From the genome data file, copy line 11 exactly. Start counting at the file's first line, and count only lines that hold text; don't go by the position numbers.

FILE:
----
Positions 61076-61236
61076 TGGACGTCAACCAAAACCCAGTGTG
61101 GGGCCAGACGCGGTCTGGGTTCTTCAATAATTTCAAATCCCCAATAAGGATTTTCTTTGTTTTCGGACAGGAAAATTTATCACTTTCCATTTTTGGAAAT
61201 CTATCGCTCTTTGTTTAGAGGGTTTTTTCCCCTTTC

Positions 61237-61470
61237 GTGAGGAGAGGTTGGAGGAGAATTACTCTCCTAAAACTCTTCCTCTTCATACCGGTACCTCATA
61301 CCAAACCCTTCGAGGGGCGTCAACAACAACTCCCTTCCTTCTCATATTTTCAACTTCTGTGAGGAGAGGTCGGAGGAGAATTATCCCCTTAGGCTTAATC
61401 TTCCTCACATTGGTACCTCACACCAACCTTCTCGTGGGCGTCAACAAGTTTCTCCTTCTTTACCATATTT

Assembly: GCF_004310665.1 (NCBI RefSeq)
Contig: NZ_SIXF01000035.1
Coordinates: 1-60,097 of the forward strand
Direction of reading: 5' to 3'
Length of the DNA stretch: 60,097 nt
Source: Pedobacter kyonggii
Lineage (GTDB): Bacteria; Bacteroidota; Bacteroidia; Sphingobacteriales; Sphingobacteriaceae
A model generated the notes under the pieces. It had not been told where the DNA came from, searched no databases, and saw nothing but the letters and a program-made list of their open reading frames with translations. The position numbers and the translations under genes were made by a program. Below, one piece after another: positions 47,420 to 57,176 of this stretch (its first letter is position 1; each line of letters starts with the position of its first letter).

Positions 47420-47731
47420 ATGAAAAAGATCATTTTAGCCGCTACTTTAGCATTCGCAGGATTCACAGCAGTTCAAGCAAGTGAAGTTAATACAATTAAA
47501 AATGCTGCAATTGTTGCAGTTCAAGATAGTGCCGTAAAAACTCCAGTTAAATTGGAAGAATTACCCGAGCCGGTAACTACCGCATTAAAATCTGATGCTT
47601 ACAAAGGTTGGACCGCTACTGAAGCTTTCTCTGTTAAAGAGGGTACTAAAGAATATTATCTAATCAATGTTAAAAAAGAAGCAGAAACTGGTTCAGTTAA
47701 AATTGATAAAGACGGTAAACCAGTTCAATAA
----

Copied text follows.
Coordinates: 1-60,097 of the forward strand